This time I’ll start directly with the code.  First an utility method to create the connection:

[csharp]
private ElasticClient Connect(IEnumerable contents)
{
var defaultLanguageCode = "eng";
var uri = new System.Uri(ConfigurationManager.AppSettings["ElasticSearchServer"]);
var settings = new ConnectionSettings(uri).SetDefaultIndex(defaultLanguageCode);
var client = new ElasticClient(settings);
}
[/csharp]

And here’s the interesting part:

[csharp]
public IEnumerable<SearchItem> Search(string text, int page, int pageSize, IEnumerable<string> languages)
{
ElasticClient client = this.Connect();
IQueryResponse<SearchItem> searchResults = client.Search<SearchItem>(s => this.GetIndexSearchDescriptor(s, languages)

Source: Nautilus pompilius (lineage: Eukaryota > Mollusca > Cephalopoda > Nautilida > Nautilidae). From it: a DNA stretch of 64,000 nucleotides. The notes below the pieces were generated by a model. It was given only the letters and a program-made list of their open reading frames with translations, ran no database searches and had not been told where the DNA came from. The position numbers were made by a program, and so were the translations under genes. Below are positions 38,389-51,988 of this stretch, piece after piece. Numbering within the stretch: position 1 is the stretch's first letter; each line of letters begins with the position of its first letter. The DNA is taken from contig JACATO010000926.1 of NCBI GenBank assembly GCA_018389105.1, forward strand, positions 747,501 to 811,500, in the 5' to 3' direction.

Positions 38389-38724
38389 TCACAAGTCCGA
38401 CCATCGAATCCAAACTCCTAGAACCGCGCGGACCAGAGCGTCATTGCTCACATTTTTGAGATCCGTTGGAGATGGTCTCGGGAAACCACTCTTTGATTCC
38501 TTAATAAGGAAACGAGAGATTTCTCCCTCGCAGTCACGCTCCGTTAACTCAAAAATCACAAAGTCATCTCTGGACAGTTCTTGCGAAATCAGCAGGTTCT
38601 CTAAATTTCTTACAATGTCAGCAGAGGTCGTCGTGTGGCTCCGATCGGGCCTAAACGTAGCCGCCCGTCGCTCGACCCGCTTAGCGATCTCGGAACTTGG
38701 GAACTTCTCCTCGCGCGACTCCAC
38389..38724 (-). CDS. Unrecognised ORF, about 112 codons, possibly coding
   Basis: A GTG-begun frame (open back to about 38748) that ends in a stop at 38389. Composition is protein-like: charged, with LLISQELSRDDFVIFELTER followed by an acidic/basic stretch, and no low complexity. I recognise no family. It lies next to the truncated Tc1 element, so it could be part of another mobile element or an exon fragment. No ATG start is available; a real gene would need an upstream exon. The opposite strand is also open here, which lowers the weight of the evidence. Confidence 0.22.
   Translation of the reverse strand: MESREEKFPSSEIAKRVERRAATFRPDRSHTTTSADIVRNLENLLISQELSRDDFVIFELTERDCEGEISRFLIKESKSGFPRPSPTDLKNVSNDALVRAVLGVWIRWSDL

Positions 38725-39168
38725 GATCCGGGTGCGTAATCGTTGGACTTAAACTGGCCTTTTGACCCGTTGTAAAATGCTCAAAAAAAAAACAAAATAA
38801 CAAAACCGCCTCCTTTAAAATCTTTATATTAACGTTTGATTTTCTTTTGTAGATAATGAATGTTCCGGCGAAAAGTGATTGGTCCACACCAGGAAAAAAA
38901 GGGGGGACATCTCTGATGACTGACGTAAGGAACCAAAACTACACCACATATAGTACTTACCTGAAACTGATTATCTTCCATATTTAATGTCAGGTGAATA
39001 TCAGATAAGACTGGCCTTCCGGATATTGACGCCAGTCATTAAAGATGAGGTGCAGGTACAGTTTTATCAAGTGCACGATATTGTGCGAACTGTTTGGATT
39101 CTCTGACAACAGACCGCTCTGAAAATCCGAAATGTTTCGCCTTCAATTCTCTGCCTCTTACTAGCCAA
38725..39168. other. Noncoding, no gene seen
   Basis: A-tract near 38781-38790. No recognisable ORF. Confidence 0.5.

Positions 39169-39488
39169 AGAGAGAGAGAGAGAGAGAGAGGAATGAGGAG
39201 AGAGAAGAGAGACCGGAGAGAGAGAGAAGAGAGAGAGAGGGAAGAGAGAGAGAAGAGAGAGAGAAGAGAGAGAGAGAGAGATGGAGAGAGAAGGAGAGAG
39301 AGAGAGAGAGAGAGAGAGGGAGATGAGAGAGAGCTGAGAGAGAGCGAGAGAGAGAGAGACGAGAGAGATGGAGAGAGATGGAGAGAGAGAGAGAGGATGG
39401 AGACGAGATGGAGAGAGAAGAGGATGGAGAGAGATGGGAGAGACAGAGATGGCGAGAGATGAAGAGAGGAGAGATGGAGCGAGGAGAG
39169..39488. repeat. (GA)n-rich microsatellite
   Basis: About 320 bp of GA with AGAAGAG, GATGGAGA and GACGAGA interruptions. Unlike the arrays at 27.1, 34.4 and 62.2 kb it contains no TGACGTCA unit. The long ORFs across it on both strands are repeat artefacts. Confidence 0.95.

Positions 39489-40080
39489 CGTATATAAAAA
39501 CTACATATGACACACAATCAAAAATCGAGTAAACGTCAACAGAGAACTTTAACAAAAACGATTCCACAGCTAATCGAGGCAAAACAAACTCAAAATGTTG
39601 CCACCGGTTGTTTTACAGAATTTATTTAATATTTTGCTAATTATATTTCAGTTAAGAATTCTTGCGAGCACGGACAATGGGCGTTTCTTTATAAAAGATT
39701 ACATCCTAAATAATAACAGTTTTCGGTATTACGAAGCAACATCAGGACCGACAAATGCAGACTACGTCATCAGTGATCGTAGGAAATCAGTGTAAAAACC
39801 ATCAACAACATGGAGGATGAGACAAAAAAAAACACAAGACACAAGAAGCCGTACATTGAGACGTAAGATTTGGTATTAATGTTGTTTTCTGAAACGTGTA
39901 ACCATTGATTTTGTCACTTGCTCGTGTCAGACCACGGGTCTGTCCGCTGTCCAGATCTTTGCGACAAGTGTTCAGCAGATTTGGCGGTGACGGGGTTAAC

.QueryString(text)
.Skip(System.Math.Max(0, page) * pageSize)
.Take(pageSize));

if (searchResults.Total != 0 && searchResults.Hits != null && searchResults.Hits.Hits != null)
{
int totalPages = (int)System.Math.Ceiling((double)((float)searchResults.Total / (float)pageSize));
var results = searchResults.Hits.Hits;

return results.Select(h => h.Source).ToArray();
}
return Enumerable.Empty<SearchItem>();
}
[/csharp]

As you may see, the Search method takes the text parameter and a list of languages. In the last post we indexed the content translations using language codes (eg: eng, ita, esp and so on…) as index names. So the idea here is to use the GetIndexSearchDescriptor method to get a SearchDescriptor instance from the language codes and run a query using the text in input.
As a bonus I have added quick&dirty pagination just for the sake of it 😀

[csharp]
private SearchDescriptor<SearchItem> GetIndexSearchDescriptor(SearchDescriptor<SearchItem> s, IEnumerable<string> languages)
{
if (languages == null || !languages.Any<string>())
return s.AllIndices();

return s.Indices(languages);
}
[/csharp]